I don't take the lines of the most pretentious of the characters in the movie regarding superhero movies quite as dramatically as had been kicked around in interviews, etc... all of which were just on my periphery - I'd seen ginned up headlines about "Alejandro G. Iñárritu thinks superheroes are cultural genocide". Maybe that's his opinion, maybe it isn't (it is). It's relevant to the movie, but not the overriding theme. And the "it says nothing of the human experience" is one of those things you get to say that doesn't really mean a lot other than stating one's taste in genre in hyperbolic terms.
Because I'm not exactly sure that Birdman reflects much about the state of the human experience. What about a washed up millionaire actor with a drugged-up daughter putting on an ill-conceived play says something more than something about a specific guy going through a thing? Doesn't Billy Zane do that in The Phantom? Or Rocket Raccoon and his desire to be whole and understood in his scant dialog in Guardians of the Galaxy? There's something about movies featuring people in a personal tailspin, especially actors taking "risky roles" from drunks to the mentally unhealthy (anything that isn't model-perfection), that doesn't just give a movie a pass, it makes the movie "about humanity", and, yeah, humanity is pretty predictable, too, I guess. Those things happen and aren't all that specific.
I'm just not sure we're obliged to give everyone an Oscar for making those flicks.
The juxtaposition between the superhero film and the "meaningful" art the actors are trying to make, something Iñárritu feels is, in itself, an hilarious joke, leads to a strange point in the movie, of a "we'll show them" flit which leads to a very purposefully absurd ending. All in a movie which freely criticizes everything, and ultimately dodges with an abstraction, pointedly supporting both fumbling artist and critic even when asking what the critic produces and providing no answer. Maybe it's splitting the difference and embracing and chastising both, but it just isn't terribly satisfactory and stumbles across maybe not saying much of anything.
All of this is not to say I didn't like Birdman.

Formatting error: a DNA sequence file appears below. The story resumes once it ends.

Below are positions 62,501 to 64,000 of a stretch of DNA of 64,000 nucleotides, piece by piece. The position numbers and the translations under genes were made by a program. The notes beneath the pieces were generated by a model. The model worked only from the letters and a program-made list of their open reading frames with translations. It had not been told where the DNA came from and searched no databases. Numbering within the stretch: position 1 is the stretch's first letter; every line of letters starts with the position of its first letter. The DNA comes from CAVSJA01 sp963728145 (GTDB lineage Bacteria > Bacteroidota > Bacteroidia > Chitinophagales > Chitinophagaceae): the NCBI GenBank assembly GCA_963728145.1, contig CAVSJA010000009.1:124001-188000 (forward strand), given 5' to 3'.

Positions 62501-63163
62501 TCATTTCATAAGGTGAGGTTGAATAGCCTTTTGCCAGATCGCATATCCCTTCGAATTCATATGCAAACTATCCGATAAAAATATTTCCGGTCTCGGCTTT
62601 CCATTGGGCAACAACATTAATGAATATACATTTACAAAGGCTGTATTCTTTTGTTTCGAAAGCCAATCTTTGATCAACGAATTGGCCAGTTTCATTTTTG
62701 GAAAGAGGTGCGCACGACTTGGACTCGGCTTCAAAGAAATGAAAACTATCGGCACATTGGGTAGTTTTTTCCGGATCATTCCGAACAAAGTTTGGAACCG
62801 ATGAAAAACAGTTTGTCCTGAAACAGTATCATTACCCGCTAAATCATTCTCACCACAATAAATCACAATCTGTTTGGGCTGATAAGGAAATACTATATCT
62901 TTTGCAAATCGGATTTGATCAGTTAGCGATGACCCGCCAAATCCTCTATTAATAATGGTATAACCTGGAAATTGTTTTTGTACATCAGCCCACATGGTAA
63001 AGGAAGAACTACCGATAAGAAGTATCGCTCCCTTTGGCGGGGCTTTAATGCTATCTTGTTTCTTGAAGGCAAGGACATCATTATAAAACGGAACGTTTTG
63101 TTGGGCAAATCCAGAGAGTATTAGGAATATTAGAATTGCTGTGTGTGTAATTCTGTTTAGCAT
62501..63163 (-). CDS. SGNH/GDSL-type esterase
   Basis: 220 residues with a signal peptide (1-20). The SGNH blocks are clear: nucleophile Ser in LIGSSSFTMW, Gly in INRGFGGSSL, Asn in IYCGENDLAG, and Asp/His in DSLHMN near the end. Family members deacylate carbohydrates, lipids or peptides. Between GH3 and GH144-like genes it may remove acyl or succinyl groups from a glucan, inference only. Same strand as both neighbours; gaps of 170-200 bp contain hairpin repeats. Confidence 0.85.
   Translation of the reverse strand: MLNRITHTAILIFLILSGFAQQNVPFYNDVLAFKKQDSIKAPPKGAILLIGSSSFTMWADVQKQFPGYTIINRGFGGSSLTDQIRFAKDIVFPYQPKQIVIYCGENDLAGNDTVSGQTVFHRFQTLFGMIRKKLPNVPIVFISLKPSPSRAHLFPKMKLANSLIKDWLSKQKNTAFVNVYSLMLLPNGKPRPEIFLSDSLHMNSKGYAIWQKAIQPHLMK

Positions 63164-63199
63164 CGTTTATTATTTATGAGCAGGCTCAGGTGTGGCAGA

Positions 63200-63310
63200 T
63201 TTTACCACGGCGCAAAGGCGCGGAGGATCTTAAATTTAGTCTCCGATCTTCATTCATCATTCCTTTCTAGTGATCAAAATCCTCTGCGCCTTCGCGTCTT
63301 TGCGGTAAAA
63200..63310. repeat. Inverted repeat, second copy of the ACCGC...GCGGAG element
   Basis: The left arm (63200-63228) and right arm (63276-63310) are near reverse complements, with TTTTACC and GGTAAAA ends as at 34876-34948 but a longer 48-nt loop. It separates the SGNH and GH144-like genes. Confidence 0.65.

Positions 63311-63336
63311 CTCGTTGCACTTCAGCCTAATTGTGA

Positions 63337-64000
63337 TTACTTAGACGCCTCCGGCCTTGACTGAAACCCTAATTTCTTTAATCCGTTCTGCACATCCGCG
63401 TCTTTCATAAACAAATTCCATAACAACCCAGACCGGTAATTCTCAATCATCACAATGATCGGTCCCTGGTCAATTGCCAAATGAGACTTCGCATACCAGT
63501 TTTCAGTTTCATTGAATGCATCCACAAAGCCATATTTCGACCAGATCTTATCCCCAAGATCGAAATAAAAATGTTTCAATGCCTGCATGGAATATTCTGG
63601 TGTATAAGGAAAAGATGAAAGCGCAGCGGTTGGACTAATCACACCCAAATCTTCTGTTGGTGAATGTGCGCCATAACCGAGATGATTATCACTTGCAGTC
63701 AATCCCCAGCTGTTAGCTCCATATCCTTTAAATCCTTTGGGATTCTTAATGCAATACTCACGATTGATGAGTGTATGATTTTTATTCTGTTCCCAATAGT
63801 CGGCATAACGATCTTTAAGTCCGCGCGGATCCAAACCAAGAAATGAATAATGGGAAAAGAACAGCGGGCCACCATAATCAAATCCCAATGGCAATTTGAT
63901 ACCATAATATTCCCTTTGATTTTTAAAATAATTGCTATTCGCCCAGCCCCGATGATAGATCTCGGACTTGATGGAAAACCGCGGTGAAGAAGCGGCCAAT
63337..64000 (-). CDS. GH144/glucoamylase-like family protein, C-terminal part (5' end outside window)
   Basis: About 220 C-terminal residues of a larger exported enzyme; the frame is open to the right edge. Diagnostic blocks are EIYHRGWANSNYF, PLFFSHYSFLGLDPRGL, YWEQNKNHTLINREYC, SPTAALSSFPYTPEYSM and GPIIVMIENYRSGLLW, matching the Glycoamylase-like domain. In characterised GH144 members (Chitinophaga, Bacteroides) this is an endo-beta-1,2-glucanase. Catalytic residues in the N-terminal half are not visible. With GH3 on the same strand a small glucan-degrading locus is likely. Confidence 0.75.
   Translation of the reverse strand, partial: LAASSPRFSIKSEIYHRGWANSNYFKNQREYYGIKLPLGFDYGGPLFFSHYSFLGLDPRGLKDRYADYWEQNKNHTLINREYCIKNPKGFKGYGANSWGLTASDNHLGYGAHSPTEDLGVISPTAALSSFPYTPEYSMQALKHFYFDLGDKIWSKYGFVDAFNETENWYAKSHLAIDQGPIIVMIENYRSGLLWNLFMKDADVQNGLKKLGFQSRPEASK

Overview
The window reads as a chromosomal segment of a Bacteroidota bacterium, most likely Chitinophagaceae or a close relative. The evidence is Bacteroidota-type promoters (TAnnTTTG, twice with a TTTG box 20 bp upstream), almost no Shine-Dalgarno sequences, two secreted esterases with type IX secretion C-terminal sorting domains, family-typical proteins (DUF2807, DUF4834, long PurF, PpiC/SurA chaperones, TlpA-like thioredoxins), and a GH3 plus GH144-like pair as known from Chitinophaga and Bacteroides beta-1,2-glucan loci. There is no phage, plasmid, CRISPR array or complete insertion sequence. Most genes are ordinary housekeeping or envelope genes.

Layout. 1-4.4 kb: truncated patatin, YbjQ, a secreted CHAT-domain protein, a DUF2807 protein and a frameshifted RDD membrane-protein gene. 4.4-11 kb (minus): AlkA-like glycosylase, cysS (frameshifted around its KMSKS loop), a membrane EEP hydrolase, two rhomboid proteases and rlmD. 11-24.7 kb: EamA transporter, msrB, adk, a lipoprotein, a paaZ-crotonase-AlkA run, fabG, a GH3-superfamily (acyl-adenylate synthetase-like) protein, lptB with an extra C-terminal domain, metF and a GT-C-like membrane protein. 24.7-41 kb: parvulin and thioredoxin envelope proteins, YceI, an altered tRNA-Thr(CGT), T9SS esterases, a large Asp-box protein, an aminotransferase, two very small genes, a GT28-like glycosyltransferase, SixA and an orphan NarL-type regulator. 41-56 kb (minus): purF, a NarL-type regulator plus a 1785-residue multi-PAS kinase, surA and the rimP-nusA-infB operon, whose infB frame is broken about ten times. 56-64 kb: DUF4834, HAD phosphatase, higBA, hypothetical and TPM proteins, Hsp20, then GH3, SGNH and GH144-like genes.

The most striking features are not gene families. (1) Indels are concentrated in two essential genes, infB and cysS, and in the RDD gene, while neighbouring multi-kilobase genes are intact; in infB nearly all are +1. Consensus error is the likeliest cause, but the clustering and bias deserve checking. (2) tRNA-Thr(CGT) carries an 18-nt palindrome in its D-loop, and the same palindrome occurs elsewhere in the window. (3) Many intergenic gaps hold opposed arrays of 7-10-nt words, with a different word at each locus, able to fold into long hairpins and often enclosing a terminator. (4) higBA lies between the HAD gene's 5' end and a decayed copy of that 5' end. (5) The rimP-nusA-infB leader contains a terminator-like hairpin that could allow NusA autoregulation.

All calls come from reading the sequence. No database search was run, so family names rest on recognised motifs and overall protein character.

Had I gone in to see it before it won an Oscar, seen it free of hype, I might have found it interesting on it's own merits, seen what I thought was a director stretching and pushing hard against the closing walls of the Hollywood accountant-driven environment and the lack of freedom in movie making. While I struggle with it being labeled a "comedy", it has it's moments of real character interaction, and certainly Keaton and Norton put in top notch performances. I want to see more movies like this, and more work from Alejandro G. Iñárritu, because I think he's on to something. He might just need to get less precious and more universal, but keep pushing the medium and industry, and that seems to be what's happening with The Revenant, according to this artcile my brother has sent me at least twice (but, holy shit, that trailer. Like Jeremiah Johnson on PCP).
Part of me wishes reviewers wouldn't wet themselves every time a movie bothers to do something that stretches beyond Pixels, would dig in and not trip over one another to throws lauds and honor on a film when something not-inherently-dumb hits the screen. It's great the movie exists
*It's no secret I find the Academy Awards absurd, but the self-gratification may have hit a crescendo in the last five years or so. Let's be real, Hollywood, if you wanted to make art and less money, there would be no movie called Paul Blart 2.